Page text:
Contact: Katie Nekola, Clean Wisconsin, 608-251-7020 ext. 14 (office) or firstname.lastname@example.org
MADISON, WI —Today, Clean Wisconsin sued the U.S. Environmental Protection Agency (EPA) in the federal Circuit Court in Washington, D.C. to challenge a Trump Administration decision that fails to reduce unhealthy ozone smog in Wisconsin and other parts of the country.
“Ozone causes respiratory irritation,” notes Dr. Ann Behrmann, pediatrician and member of the Wisconsin Environmental Health Network. “Ozone also causes swelling (inflammation) of the airways which especially affects children because their airways are smaller. For adults, there have been numerous studies linking air pollution to an increased risk of heart attacks, even in healthy young adults.”
Smog occurs when pollution emitted by power plants, industrial facilities and vehicles reacts with sunlight to form ozone. Ozone smog harms people with respiratory disease, older adults, children and other vulnerable people. The Clean Air Act requires EPA to designate “nonattainment areas” in counties where air quality fails to meet federal health standards for ozone. The states must then take steps to reduce the amount of ozone smog in the air.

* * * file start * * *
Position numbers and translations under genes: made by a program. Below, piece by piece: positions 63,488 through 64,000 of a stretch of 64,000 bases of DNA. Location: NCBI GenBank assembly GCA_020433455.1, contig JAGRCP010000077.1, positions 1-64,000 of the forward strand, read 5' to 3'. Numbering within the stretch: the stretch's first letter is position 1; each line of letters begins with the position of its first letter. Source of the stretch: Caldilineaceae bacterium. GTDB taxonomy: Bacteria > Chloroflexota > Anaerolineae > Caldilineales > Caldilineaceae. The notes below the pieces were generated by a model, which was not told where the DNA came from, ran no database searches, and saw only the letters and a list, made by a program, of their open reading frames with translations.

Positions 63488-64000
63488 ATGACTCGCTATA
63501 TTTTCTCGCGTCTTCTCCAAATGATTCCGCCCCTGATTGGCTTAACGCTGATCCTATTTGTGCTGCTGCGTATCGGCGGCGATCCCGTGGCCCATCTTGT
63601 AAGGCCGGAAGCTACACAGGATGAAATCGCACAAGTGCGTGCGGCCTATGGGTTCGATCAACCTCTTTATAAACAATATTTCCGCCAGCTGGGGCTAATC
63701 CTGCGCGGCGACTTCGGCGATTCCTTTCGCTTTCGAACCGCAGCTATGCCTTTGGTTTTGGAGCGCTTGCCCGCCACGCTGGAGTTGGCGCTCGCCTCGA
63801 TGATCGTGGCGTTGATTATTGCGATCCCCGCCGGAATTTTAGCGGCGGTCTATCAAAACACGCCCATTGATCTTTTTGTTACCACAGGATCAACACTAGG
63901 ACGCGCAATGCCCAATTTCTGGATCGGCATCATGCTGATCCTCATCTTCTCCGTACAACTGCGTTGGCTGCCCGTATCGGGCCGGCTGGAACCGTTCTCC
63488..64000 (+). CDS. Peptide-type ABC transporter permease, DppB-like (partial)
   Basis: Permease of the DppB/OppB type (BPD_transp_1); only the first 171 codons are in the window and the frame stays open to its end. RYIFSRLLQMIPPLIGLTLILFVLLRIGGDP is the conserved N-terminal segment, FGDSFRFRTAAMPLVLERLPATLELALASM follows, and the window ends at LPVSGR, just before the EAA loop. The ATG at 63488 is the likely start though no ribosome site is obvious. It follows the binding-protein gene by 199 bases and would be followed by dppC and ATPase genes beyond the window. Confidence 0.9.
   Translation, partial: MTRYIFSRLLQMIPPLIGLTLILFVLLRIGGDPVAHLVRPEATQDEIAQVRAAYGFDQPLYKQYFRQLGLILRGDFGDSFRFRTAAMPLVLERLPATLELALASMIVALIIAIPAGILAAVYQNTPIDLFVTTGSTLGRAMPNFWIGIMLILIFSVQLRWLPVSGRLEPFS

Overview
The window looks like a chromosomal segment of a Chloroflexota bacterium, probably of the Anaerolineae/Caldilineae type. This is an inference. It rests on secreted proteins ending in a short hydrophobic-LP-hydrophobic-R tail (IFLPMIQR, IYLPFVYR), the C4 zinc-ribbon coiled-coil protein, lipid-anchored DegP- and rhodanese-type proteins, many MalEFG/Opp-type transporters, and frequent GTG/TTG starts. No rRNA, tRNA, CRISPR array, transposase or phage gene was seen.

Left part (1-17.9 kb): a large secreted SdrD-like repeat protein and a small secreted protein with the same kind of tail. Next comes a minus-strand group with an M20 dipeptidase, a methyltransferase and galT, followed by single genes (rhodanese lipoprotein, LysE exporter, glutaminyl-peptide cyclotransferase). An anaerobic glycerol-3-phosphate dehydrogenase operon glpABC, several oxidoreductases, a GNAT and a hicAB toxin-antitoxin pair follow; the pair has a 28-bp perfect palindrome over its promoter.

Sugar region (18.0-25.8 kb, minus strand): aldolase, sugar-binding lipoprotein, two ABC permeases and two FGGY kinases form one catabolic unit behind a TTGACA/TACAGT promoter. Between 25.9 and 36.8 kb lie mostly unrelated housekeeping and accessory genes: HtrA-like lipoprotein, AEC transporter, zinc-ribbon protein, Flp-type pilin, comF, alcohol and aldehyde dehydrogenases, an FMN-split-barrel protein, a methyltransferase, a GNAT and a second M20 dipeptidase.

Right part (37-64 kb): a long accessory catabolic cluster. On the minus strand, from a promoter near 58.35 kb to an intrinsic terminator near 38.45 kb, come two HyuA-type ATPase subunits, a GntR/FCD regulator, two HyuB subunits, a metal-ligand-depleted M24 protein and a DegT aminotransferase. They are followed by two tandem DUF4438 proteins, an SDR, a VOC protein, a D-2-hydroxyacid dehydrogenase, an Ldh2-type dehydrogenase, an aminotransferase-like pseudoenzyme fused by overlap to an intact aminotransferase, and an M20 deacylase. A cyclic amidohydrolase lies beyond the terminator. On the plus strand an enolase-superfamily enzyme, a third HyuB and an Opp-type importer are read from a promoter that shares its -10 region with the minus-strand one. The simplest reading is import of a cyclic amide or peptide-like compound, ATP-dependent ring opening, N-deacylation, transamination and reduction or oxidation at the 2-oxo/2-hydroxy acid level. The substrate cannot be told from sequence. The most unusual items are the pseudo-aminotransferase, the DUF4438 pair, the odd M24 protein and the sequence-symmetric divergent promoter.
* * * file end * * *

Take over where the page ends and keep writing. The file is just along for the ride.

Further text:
On June 4, 2018, EPA designated a narrow band of “ozone nonattainment areas” in a few Wisconsin counties along the Lake Michigan shoreline. U.S. EPA also announced its decision that other areas in eastern Wisconsin are not violating the ozone air quality standards—a decision directly at odds with EPA’s previous position.
The June designations differ significantly from what EPA proposed less than six months earlier, which was its intention to designate all of Milwaukee, Ozaukee, Racine, Waukesha and Washington Counties as ozone nonattainment areas. EPA also designated eastern portions of Door, Kenosha, Manitowoc and Sheboygan Counties as ozone nonattainment areas. The Walker administration had pushed back on EPA’s earlier proposal, asking that the entire state be declared in compliance.
“More air pollution increases chronic disease rates for people living and working in Southeastern Wisconsin,” said Behrmann. “Childrens’ lungs are still developing and kids are more active outdoors, so they often have more asthma symptoms compared to adults.”
“This legal challenge builds on our almost 50 years of work to help ensure that everyone in Wisconsin, especially our most vulnerable residents, can breathe clean, healthy air, ” said Clean Wisconsin CEO Mark Redsten.